The Amplitude of Heaven

In The Great Divorce and Dante’s Divine Comedy Heaven is, in Lewis’s words, “a larger space, perhaps even a larger sort of space, than I had ever known before.”

Lewis had entered a bus in Hell, an infinite grey town, and ascended to a country at the top of towering cliffs. There

“I saw an infinite abyss. And cliffs towering up and up. And then this country on top of the cliffs.”

“Aye, but the voyage was not mere locomotion. The bus, and all you inside it, were increasing in size.”

“Do you mean then that Hell—all that infinite empty town— is down in some little crack like this?”

“Yes. All Hell is smaller than one small pebble of your earthly world: but it is smaller than one atom of this world, the Real World. Look at yon butterfly. If it swallowed all Hell, Hell would not be big enough to do it any harm or to have any taste.”

“It seems big enough when you’re in it, Sir.”

“And yet all the loneliness, angers, hatreds, envies and itchings that it contains, if rolled into one single experience and put into the scale against the least moment of the joy that is felt in heaven, would have no weight that could be registered at all. Bad cannot succeed even in being bad as truly as good is good. If all Hell’s miseries together entered the consciousness of yon wee yellow bird on the bough there, they would be swallowed up without trace, as if one drop of ink had been dropped into the great Ocean to which your terrestrial Pacific itself is only a molecule.”

In The Divine Comedy Beatrice has led Dante up past the stars, beyond the universe, into the Empyrean. “We have ascended from the largest sphere into the Heaven of pure light—intellectual light, abounding in love; love of true goodness, abounding in ecstasy; ecstasy that surpasses every sweetness.”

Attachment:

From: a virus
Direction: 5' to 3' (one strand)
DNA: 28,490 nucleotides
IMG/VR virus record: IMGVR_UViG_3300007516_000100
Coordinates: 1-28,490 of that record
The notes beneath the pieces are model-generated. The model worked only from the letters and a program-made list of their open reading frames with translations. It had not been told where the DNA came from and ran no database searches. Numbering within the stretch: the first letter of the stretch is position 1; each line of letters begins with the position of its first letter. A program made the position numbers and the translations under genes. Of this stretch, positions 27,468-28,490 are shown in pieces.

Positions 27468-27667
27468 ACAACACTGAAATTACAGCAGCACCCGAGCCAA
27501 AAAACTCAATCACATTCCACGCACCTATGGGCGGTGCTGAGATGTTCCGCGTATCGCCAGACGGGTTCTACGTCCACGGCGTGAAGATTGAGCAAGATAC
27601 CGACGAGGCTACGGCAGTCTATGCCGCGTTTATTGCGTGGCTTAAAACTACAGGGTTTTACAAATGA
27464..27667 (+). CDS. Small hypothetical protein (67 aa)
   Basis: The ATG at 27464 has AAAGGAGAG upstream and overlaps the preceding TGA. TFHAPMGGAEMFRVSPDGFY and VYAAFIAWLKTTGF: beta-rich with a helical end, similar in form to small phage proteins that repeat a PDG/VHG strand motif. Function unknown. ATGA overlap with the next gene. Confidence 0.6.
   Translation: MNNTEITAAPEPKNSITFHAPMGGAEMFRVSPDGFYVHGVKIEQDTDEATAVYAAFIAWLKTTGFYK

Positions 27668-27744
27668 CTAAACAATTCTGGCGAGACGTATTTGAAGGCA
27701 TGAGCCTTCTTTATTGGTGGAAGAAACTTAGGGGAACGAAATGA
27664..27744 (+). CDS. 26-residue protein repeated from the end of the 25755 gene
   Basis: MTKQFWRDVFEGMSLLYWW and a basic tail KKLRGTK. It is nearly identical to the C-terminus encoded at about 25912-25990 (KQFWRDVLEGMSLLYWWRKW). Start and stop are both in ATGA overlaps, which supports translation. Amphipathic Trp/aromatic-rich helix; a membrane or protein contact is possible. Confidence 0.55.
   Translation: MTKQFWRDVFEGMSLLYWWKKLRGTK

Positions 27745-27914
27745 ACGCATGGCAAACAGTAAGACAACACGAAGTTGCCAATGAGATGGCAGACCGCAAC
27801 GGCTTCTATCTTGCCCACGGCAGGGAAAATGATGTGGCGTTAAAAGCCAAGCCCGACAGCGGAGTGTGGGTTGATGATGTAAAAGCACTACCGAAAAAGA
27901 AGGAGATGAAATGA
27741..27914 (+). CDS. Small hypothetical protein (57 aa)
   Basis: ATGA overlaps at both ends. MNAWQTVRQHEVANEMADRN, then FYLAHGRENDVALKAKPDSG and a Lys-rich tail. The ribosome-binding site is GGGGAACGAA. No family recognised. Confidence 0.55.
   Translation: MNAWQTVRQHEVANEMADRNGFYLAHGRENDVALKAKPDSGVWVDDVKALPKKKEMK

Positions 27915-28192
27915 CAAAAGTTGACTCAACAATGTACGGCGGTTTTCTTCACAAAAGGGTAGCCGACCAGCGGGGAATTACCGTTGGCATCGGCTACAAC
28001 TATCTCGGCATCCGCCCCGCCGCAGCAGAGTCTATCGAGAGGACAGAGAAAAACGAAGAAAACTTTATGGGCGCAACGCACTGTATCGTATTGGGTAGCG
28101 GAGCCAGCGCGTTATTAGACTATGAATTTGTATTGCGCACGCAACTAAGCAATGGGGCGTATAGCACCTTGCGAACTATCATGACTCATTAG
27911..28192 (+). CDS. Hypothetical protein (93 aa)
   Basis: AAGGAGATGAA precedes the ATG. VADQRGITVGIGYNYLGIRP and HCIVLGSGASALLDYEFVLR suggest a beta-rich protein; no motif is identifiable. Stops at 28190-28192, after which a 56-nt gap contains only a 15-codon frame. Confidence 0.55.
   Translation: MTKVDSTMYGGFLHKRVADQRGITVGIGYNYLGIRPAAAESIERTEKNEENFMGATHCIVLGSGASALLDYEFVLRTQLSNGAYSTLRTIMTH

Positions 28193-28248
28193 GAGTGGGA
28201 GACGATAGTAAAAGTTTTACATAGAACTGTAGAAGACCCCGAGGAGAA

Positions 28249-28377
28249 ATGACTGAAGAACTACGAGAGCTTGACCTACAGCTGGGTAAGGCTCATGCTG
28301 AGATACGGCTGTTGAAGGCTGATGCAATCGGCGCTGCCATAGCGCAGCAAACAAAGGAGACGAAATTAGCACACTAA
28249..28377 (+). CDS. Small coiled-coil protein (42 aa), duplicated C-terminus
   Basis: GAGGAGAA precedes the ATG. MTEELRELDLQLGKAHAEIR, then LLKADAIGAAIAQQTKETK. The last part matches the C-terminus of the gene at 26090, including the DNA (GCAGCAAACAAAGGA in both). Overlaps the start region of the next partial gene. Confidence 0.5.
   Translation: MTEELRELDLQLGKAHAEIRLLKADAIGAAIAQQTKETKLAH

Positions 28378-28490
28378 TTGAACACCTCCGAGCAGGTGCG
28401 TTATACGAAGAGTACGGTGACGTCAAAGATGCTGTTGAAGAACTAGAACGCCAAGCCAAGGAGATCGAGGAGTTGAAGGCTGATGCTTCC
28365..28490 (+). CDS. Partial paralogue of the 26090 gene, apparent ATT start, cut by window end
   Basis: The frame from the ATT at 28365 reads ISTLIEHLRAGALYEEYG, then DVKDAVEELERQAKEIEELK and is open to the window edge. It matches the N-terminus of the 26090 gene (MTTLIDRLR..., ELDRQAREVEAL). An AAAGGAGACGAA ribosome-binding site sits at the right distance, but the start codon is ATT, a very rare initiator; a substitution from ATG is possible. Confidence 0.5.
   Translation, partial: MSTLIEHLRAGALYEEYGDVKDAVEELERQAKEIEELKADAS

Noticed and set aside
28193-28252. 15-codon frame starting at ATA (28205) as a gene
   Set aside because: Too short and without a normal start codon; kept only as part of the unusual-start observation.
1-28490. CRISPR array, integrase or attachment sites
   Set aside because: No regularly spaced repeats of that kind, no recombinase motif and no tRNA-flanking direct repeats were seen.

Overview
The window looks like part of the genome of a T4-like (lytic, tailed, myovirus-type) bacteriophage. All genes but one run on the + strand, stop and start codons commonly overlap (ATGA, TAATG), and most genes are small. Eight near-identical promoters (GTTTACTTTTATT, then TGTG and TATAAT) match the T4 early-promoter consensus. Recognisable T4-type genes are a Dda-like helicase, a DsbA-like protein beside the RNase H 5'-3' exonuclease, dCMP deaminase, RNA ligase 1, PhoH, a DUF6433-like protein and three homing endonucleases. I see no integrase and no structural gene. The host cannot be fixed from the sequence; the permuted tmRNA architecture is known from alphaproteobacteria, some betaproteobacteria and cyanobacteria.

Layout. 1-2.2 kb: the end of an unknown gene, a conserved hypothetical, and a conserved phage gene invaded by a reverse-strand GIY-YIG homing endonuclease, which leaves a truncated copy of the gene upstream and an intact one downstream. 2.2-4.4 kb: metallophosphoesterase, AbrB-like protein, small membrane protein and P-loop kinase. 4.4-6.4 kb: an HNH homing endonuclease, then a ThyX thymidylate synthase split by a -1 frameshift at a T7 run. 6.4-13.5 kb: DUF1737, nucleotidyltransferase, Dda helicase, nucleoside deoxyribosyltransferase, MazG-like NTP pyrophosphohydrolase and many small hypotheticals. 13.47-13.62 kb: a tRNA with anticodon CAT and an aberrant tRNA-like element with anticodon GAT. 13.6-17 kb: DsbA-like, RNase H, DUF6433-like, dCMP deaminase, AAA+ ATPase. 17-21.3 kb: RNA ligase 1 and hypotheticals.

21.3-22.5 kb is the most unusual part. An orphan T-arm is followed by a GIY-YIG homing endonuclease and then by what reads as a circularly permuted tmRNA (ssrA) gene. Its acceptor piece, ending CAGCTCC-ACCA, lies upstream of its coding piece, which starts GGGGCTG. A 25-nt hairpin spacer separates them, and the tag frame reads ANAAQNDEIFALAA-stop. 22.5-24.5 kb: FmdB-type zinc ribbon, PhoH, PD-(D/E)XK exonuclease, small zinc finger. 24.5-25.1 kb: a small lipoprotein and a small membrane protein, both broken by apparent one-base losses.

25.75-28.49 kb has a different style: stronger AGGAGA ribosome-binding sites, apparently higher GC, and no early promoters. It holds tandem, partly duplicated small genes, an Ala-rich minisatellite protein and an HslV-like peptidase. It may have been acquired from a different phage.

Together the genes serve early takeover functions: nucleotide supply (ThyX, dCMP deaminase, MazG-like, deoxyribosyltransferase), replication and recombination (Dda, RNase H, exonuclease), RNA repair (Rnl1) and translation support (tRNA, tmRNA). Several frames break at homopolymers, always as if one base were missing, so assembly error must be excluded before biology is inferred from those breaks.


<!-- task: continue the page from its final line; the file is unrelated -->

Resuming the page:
Dante’s eyes are no longer impeded by distance.

There is a light on high that makes the Creator visible to the creature who finds peace only in beholding Him. That light expands into such a great circle that its circumference would be far too large to serve as a belt for the sun. It is made in its entirety by a Ray of Light, beamed down to the highest part of the First Moved, which draws its energy and power from that radiance. And like a mountainside that reflects itself in the water at its base as if to look at its rich adornment of grass and flowers, so I saw everyone who has returned up there in more than a thousand tiers that were mirrored in the light.

If the lowest row encircles such an immense light, what can the expanse of the rose’s outermost petals be! My sight did not get lost in all its breadth and height, but absorbed the full magnitude and quality of that bliss. (Neither near nor far adds or subtracts anything there, for where God rules without any intermediary the laws of nature have no relevance.)

Beatrice drew me, like one who is silent and wishes to speak, into the gold of the eternal rose that spreads itself open, row after row, and releases the fragrance of praise to the Sun that makes this perpetual spring. And she said, “Behold how great this white-robed gathering is! See how vast our city spreads!”

In conclusion, although the title of Lewis’s Cinderella is a response to William Blake’s Marriage of Heaven and Hell, the content is inspired by Dante’s masterpiece.

This article by the late Kathryn Lindskoog was originally published in Issue #83 of The Lewis Legacy.